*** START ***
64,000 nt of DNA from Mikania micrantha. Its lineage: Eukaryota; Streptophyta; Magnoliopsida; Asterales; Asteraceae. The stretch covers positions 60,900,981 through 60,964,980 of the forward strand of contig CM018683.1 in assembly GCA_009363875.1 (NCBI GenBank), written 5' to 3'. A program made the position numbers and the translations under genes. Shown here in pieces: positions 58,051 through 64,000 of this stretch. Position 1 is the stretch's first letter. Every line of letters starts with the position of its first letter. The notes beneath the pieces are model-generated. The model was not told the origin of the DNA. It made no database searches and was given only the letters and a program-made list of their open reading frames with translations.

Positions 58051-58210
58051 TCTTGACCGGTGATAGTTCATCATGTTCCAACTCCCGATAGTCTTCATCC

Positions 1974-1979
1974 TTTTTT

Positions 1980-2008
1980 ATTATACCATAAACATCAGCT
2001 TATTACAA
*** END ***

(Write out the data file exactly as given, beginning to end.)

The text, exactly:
64,000 nt of DNA from Mikania micrantha. Its lineage: Eukaryota; Streptophyta; Magnoliopsida; Asterales; Asteraceae. The stretch covers positions 60,900,981 through 60,964,980 of the forward strand of contig CM018683.1 in assembly GCA_009363875.1 (NCBI GenBank), written 5' to 3'. A program made the position numbers and the translations under genes. Shown here in pieces: positions 58,051 through 64,000 of this stretch. Position 1 is the stretch's first letter. Every line of letters starts with the position of its first letter. The notes beneath the pieces are model-generated. The model was not told the origin of the DNA. It made no database searches and was given only the letters and a program-made list of their open reading frames with translations.

Positions 58051-58210
58051 TCTTGACCGGTGATAGTTCATCATGTTCCAACTCCCGATAGTCTTCATCC

Positions 1974-1979
1974 TTTTTT

Positions 1980-2008
1980 ATTATACCATAAACATCAGCT
2001 TATTACAA